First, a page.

Barg had plenty of material to draw on for “The Angry Grammarian.” He started writing a grammar column in 2007, when he was a copy editor for Philadelphia Weekly, an alternative newspaper, and the Angry Grammarian appeared biweekly in the Inquirer beginning in 2018 and is now on Substack. There’s a song about double spacers who are stuck in a time warp circa the typewriter era (“The Right Space”) and an ode to dictionaries (“Bring in Da Funk, Bring in Da Wagnalls”), sung by the ingénue, Lisa (Chelsea Cylinder), a self-described sapiosexual who is new in town and wants to get out and meet brainy people, and her sister, Miriam (Erin Coffman), a self-effacing lawyer who prefers to stay home and play Scrabble. Inevitably, boy meets girl. They perform an agreeable duet (“Like Subject and Verb”) and bond over an ambiguous apostrophe on a restaurant sign. Is it Bojangle’s or Bojangles’? The big love song, “Lie with Me and Lay Me,” invokes Bob Dylan to educational effect (not affect—there’s a song about that, too). There’s a production number with zombies (“Grammar-Pocalypse!”) and one with a chorus line (“They’re There”). The staging involves clever, restrained use of a screen to spell things out, as if for a PowerPoint presentation.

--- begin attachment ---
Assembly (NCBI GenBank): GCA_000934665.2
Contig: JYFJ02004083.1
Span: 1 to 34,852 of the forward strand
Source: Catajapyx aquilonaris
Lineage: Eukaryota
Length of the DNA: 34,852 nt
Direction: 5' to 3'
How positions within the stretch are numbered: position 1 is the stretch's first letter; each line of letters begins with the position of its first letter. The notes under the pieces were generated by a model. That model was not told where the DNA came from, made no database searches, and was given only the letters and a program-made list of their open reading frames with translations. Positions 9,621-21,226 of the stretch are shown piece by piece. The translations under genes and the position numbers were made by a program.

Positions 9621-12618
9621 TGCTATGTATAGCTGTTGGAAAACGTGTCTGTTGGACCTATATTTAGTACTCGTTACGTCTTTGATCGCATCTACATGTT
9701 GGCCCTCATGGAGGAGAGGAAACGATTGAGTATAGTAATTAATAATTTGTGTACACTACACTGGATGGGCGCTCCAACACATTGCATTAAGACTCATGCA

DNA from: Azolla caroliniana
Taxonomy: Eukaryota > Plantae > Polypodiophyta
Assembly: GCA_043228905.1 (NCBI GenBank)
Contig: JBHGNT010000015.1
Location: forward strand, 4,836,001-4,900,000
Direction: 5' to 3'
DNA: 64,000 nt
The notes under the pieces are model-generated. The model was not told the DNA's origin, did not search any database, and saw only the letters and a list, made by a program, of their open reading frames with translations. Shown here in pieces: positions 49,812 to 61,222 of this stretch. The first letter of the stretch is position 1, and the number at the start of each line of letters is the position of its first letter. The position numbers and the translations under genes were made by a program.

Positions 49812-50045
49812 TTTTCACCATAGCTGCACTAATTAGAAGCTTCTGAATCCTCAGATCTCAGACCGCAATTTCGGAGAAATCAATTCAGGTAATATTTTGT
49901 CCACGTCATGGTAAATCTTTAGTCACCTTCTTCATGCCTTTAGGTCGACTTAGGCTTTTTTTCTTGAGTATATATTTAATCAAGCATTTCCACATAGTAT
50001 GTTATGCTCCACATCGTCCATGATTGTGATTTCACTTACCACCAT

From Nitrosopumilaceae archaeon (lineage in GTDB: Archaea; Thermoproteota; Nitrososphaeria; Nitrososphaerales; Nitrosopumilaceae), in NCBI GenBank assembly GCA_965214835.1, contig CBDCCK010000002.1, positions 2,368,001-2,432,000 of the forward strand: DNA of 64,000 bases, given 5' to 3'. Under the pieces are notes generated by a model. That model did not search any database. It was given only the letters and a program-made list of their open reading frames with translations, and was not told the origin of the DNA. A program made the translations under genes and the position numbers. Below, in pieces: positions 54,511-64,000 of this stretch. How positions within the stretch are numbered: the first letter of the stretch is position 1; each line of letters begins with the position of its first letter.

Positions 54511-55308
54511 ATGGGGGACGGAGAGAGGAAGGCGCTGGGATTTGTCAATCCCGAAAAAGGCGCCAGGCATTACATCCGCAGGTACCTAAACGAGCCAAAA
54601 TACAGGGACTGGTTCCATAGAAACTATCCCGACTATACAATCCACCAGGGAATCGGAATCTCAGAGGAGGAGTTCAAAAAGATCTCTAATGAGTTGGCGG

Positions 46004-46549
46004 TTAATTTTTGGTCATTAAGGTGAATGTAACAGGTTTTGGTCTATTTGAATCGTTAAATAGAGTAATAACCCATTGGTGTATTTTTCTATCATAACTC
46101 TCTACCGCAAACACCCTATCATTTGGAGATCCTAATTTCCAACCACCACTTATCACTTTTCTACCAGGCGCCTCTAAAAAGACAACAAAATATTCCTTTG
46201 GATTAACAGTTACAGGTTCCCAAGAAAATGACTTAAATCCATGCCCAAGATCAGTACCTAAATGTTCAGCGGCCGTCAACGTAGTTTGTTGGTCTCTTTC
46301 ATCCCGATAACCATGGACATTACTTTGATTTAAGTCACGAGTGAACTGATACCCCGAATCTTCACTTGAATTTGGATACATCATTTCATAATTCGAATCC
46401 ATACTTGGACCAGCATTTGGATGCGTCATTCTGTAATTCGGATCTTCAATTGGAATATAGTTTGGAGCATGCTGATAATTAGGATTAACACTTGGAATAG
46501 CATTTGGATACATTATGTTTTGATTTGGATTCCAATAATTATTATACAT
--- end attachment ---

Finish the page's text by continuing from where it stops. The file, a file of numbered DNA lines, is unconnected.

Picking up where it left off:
The first-act curtain (O.K., there is no literal curtain) falls, ingeniously, shortly after “The Comma with Too Many Names,” as in Oxford and serial. Boy risks losing girl as Greg comes down on the wrong side. He is against the serial comma and makes a big, obnoxious deal about it, alienating Lisa. This sent the audience into the lobby at intermission grumbling. One woman said the show was good, paused, and added, “But he’s just wrong.” Under her cardigan was a T-shirt that read “The Oxford Comma Society—In Defense and Preservation of Tradition, Form, and Clarity.” Another woman brought up the case of the dairy-truck drivers in Maine who won millions of dollars in overtime because their contract lacked a serial comma.